Good news for treatment of a fatal form of dengue, study finds
Team of researchers from Duke-NUS medical School in Singapore have discovered how an enzyme plays a key role in the potentially fatal dengue haemorrhagic fever. The finding presents a potential new therapy using nafamostat mesylate, a tryptase inhibitor, for severe dengue -- a fatal condition which currently has no treatment.
The dengue virus infects about 390 million people globally each year, causing substantial morbidity and mortality. While majority of patients experience a milder form of the disease, those who develop dengue haemorrhagic fever will suffer from dengue shock syndrome caused by ruptured blood vessels.
“We discovered that, in severe cases, a particular enzyme called tryptase cuts the proteins that act as seals between blood vessel cells, resulting in blood vessel leakage and shock during dengue infection,” said Assistant Professor Ashley St. John, from Duke-NUS’ Emerging Infectious Diseases Programme, corresponding author of the study.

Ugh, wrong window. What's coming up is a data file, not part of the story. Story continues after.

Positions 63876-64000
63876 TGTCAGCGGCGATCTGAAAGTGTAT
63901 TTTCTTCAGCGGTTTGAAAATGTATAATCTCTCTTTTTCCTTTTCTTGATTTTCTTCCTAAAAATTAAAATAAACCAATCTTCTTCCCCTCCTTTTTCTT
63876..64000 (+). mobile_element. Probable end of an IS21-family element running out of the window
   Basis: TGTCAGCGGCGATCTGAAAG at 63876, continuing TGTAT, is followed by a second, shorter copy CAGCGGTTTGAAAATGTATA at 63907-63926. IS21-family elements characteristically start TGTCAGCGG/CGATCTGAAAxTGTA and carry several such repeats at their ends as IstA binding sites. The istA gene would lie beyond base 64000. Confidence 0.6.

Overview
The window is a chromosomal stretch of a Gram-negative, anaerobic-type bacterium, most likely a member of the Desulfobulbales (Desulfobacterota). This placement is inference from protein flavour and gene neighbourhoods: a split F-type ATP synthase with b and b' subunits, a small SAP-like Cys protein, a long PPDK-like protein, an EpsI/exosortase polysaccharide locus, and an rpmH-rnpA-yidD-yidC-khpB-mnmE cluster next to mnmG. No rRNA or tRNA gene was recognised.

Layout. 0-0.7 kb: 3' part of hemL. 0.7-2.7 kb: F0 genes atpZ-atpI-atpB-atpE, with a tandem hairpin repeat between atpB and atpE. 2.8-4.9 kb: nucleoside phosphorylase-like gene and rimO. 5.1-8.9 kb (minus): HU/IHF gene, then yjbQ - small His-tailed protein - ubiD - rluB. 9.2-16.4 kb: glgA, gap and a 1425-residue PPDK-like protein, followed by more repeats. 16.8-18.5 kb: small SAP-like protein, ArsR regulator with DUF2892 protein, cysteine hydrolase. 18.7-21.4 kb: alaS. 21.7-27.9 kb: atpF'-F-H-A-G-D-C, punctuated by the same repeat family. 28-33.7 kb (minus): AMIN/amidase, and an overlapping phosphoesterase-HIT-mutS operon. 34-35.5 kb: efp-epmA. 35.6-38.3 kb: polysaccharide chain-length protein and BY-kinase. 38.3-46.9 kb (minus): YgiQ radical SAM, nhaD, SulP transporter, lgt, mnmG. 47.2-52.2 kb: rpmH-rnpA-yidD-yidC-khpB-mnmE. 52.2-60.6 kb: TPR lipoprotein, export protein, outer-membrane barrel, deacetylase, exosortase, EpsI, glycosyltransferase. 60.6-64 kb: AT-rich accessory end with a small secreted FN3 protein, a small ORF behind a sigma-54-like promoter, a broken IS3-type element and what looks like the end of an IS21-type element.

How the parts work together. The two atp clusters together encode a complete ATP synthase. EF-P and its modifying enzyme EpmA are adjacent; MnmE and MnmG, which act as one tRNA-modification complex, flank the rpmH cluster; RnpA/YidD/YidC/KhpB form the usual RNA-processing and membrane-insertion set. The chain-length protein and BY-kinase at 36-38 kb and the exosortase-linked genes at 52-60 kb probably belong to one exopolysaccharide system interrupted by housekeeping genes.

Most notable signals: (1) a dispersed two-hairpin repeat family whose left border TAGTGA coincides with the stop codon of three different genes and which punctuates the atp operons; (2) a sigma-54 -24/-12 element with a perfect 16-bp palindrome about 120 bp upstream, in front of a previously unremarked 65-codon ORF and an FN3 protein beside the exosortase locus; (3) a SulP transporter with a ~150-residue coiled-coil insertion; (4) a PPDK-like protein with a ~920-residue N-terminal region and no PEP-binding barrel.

Using pre-clinial models, the team manged to show the administration of nafamostat mesylate was able to reduce dengue vascular leakage. On top of that, they observed high tryptase levels in the blood of patients with severe dengue but low in patients with mild dengue, confirming the link between high levels of the enzyme and severe dengue disease.
The researchers are looking to conduct clinical trials to test whether tryptase inhibitors can reverse dengue vascular leakage and prevent shock in humans.